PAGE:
It’s a modern church, apparently based on the Mayan architectural style of pyramids, but to be honest, from the outside, I think it looks like an upside down, concrete pasta strainer! Once inside, however,  it comes into its own and boasts the most beautiful stained glass windows and a calm and peaceful atmosphere.

There’s just time to visit Escadaria Selarón (Selarón’s Staircase)  – a famous stairway made up of 250 steps  and adorned in over 2,000 brightly coloured tiles from more than sixty different countries – a highlight of the day for me and a place I’ll visit again on my own when I have more time – before we’re back in Santa Teresa and in front of my hotel.



Weather permitting, tomorrow I’ll spend time exploring my local neighbourhood, but for now it’s feet up and a welcome caipirinha to end my first memorable day in this exciting city.


In nature, with love – Araras Eco Lodge

It takes a long time to get to the Pantanal from London. An overnight flight to Sao Paulo, a lengthy 5 hour layover in the domestic terminal which boasts a Subway and not much else, a further 2 hour flight to Cuiaba and then an onward 2 hour drive up the Transpantaniera Park Road; most of which is nothing more than a dirt road stretching out into the distance. You have to really want to get there but boy is it worth the trouble. My destination was the Araras Eco Lodge  and it would be my home for the next 4 nights.

The drive itself was quite eventful. My driver spoke no English and my Portuguese runs out after por favor and obrigada (note to self, I really need to learn how to order beer and wine at the earliest opportunity) but we muddled along famously and as soon as we hit the dirt road he was pointing out the jaw dropping array of birds foraging for food in the wetlands that lined the side of the road. Hundreds and hundreds of them, every species imaginable, on every post, tree top and telegraph wire. I had seen nothing like it.


This was just the beginning of what was to become a most memorable adventure. As we arrived at the lodge I was greeted by the friendly, smiling staff and from that point onwards nothing was too much trouble. My room was comfortable and spotlessly clean with every all amenities, all provided whilst upholding their strong ecological principles. At dinner that evening I was introduced to Edson, who would be guide throughout my stay. His smile was infectious and his knowledge quite incredible and he made every day interesting and enjoyable.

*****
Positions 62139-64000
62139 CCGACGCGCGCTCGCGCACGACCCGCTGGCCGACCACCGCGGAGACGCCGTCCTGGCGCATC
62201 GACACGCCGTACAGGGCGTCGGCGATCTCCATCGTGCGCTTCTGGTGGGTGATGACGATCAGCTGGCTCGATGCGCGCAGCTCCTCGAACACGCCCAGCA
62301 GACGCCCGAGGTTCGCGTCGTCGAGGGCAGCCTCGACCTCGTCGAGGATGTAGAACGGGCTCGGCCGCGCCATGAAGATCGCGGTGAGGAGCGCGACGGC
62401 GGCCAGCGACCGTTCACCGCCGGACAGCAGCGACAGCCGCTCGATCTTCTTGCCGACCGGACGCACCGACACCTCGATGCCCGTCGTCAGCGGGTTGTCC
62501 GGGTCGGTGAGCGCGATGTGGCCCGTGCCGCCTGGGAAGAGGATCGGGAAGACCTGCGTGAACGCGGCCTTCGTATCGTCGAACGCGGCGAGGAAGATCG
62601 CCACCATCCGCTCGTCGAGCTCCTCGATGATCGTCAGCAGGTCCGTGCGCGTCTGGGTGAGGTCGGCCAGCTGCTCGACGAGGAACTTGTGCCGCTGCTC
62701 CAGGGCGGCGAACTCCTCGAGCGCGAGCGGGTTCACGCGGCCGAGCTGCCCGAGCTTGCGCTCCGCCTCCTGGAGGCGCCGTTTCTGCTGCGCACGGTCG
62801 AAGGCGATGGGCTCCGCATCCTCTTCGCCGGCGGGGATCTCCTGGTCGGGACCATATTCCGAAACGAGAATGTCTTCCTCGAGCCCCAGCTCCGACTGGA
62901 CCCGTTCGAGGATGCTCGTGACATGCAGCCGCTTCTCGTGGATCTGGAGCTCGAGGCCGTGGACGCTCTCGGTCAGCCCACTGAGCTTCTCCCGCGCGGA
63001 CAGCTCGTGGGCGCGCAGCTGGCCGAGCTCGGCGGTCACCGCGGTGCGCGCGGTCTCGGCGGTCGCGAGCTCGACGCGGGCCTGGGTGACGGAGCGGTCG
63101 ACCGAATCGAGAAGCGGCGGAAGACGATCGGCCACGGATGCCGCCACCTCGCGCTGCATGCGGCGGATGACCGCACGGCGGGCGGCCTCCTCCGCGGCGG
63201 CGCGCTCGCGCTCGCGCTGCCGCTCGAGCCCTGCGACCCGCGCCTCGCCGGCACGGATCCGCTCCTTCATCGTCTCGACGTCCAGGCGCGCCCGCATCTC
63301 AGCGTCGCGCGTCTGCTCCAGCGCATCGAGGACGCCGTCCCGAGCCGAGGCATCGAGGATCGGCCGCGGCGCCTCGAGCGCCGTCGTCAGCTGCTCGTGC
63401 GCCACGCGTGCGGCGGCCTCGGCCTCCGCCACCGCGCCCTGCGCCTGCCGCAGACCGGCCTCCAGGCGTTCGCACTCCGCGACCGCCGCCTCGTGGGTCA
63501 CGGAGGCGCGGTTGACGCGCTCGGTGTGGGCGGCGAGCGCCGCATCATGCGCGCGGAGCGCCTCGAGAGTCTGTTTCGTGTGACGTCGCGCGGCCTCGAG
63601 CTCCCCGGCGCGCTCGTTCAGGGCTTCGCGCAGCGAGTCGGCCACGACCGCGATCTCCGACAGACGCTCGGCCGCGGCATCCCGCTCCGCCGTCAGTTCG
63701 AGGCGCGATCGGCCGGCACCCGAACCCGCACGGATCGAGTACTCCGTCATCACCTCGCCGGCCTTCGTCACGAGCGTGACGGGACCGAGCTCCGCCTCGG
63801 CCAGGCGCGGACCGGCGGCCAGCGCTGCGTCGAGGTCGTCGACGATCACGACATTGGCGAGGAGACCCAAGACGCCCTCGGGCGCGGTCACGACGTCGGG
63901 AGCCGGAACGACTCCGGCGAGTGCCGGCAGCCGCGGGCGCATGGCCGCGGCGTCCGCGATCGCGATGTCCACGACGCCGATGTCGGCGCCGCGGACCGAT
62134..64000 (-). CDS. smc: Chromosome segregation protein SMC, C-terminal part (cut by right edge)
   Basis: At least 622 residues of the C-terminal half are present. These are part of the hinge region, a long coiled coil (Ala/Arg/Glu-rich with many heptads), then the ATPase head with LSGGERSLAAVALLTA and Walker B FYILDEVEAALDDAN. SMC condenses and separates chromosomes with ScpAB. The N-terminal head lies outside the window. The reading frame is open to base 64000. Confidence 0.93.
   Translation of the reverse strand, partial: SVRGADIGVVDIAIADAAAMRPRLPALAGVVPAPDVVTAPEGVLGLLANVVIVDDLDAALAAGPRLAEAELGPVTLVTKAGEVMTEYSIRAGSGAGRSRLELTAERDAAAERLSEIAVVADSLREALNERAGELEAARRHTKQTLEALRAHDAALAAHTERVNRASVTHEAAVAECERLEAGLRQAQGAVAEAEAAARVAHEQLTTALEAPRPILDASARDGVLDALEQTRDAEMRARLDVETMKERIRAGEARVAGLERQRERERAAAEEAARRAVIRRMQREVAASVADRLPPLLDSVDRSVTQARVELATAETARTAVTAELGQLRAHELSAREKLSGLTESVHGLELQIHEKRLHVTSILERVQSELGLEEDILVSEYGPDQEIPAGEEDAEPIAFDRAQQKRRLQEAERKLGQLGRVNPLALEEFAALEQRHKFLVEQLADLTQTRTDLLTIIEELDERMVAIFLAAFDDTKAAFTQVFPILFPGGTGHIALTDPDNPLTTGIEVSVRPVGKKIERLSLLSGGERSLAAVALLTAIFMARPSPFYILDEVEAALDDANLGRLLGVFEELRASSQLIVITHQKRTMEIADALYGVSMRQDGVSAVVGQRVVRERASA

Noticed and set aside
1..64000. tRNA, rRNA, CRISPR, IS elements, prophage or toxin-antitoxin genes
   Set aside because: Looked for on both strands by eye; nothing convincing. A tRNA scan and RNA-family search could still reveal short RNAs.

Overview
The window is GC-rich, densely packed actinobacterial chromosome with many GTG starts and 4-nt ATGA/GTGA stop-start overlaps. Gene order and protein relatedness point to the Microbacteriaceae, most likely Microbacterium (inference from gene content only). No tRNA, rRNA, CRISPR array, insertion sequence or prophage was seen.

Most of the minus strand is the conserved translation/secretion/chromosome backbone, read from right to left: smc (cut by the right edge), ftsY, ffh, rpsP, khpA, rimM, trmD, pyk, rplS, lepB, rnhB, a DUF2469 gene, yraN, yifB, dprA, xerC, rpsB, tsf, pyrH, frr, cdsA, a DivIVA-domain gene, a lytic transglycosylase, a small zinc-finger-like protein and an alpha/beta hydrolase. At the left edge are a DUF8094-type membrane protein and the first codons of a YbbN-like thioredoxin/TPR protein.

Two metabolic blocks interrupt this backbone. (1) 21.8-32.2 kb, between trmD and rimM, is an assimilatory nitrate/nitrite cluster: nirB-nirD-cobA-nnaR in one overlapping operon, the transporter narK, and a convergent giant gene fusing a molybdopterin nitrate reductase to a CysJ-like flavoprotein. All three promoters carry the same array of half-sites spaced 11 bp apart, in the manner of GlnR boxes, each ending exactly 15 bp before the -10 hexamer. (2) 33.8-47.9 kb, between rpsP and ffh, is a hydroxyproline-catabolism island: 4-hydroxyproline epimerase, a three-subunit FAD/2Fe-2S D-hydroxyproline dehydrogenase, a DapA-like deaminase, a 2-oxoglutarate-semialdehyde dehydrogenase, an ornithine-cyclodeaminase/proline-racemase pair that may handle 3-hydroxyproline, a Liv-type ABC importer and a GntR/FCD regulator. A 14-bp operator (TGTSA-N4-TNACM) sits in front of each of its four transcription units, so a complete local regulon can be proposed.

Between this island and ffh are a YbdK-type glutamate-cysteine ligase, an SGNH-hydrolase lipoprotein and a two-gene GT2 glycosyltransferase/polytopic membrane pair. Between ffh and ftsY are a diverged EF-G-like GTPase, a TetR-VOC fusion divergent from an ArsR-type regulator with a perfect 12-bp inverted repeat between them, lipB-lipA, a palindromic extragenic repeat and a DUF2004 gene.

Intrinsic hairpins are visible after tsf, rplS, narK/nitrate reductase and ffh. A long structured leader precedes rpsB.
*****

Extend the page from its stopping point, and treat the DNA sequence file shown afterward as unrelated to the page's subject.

Life at the lodge settled into a calm, relaxed rhythm. Breakfast around 6 am – the freshly baked cheese bread incentive enough to jump out of bed early  –  and then a day filled with a mixture of foot, canoe, horse or jeep safaris and down time to read, chat to the other guests, laze by the pool or nap. A spectacular lunch and dinner buffet, offering a vast array of local, lovingly prepared dishes, made sure that no one ever went hungry. Oh, and just in case that wasn’t enough, freshly baked cakes were served during afternoon tea at 3!


Arars Eco Lodge is situated in its own vast grounds, which means that you really don’t need to stray far at all to see caiman, toucans, capybara, parrots, blue macaws, woodpeckers, herons, ibis, storks, vultures, lapwings, kingfishers, egrets, plus many, many other species – they are absolutely everywhere – and during the safaris monkeys, armadillos, anteater (giant and small), marsh deer, emus, coati, were common place. The Jaguars, for which the Pantanal is particularly famous, are only really visible during July, August and September, the dry season, when the wetlands dry up completely and the vegetation dies away; something to bear in mind if you are planning a trip there and particularly want to see them.

For me, it’s onwards to Rio and a completely difference experience. I’ll miss the sunset over the river and the birds flying in for the night to sleep; the peace and quiet. Oh and I’ll also actually miss those bloody chaco chachalacas, screeching at 5 am in the morning and making sure that I was never, ever late for the freshly baked cheese bread.